I have always loved wines from the Medoc. I enjoy the complexity the coastal climate lends to the finished wines. I think the main reason I love Napa and Sonoma viticulture so much is the similarity in proximity to the coast and the marine influence on the maturing fruit.
We are saving the Madeira for tonight...phew!

Sunday, May 10, 2009

Liturgical viticulture.

I attended mass at the Metropolitan Cathedral of Christ the King this morning. Replete with smells and bells it is the the best show in town on a Sunday morning. The choir was in fantastic form singing the Creed in Latin, their voices reverberating in the ether long after the last note was sounded. Great stuff.
God continued to show he has a sense of humour as the entire mass was vine themed thanks to a preponderance of references from the book of John in the hymns, readings and even the Gospel. He must have known I was visiting from Napa.

Saturday, May 09, 2009

Out of place.

Went on a hike today in Thurstaston on the Wirral, a peninsula across the River Mersey from Liverpool. It was extremely windy and Thud and I got beat up by it. We stopped for a Mars Bar break on a bench with a fabulous view of the Dee Estuary with the sunny Welsh hills beyond.
England never looked so lovely to me; pheasants meandered in a field below, swallows bobbed and weaved overhead, cows lazily munched their way over the extremely close cropped grass in a nearby pasture, and a small brook babbled in the background. I commented on how green and lush the grass was and how silly I thought it was for people to have lawns in California. Thud agreed and said how he quite liked the landscaping style a lot of Californians are now leaning towards of native, drought tolerant plant species, adding that it would be like planting a vineyard in the field in front of us...then having to build a greenhouse around it. Rain threatened a little so we continued on our trek.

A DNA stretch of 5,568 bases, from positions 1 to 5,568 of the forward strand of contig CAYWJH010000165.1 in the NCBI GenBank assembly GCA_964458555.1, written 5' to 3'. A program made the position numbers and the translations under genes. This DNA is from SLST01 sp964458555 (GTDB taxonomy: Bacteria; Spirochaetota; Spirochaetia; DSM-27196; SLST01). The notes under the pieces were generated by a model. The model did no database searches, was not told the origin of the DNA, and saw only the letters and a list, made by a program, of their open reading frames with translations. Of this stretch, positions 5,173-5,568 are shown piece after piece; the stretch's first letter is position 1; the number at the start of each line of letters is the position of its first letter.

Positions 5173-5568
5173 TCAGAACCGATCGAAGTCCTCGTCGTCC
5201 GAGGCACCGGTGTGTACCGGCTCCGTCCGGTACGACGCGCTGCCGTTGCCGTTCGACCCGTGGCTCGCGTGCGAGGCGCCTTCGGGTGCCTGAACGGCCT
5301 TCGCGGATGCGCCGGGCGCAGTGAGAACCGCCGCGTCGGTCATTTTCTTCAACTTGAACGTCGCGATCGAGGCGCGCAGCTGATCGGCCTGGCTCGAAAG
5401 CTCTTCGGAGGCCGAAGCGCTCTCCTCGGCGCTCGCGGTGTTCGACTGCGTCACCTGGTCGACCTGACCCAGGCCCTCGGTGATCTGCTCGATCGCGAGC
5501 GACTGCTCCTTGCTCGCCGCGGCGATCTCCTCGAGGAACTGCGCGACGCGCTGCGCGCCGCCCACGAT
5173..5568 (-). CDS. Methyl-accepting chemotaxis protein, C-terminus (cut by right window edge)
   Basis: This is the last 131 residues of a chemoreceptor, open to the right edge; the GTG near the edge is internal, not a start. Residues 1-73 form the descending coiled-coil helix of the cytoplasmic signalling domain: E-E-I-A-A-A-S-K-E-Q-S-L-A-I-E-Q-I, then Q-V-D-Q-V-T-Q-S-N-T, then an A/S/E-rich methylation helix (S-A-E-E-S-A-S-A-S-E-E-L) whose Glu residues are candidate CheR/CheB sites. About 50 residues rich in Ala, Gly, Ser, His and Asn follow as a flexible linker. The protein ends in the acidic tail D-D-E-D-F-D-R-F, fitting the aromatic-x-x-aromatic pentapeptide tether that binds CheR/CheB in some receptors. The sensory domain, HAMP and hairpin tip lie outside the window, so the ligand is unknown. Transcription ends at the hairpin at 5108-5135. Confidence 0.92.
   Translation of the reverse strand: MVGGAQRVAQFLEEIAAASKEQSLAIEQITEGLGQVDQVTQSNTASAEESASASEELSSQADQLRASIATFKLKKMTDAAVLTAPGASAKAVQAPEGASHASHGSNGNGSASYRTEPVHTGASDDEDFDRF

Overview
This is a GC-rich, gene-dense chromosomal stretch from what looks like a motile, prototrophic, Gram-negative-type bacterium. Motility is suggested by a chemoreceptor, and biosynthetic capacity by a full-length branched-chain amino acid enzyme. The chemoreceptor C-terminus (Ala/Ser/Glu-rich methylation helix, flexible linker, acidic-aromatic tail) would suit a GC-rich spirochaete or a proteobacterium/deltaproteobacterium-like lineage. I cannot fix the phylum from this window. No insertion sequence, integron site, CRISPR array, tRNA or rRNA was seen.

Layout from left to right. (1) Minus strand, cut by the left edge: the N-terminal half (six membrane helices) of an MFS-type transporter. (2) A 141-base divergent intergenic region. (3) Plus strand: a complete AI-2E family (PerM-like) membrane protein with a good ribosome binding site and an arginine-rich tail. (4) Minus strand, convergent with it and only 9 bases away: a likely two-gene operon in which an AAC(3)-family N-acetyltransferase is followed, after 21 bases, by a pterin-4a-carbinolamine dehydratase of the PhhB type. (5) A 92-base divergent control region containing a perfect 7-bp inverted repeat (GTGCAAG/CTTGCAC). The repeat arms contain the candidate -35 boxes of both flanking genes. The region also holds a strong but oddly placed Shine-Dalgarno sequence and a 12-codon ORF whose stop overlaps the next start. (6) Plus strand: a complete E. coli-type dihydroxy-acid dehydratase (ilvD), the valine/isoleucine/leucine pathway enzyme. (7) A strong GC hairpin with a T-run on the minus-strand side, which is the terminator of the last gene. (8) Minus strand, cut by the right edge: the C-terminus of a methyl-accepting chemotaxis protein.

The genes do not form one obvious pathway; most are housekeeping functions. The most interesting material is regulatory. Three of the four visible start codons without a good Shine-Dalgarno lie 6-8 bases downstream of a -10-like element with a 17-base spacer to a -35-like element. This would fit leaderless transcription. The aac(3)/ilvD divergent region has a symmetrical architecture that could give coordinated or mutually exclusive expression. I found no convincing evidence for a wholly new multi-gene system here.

With the parish church of St. Bartholomew coming into view, we knew that we were close to the end of our walk. It was then that we noticed, as we looked across the estuary to see if Wales was still bathed in sunlight, something very familiar, to me at least, on the horizon that we had not expected to see: a vineyard. We climbed over the gate that led to the field of vines to get a closer look. Indeed, it was a vineyard of only about 2 acres, I would suppose, but a vineyard none the less. We were both stunned. It seemed so out of place.
I have been home for a week now and have seen the sun for at most a few hours, total. Unless these vines, whatever varietal they are, have the ability to ripen in tundra like conditions they are going to produce grapes with some seriously high acid. I do not think the cultivation of vines in more northerly areas is an indication of global warming. Instead, it is more likely that new hybridised varietals are being produced that are more cold tolerant and less sunlight needy. At least that's what I believe as I sit here with a woolly jumper on, getting paler by the second and in desperate need of a mug of hot chocolate. Oh, to be in England now that May is here!

Friday, May 08, 2009

One small step.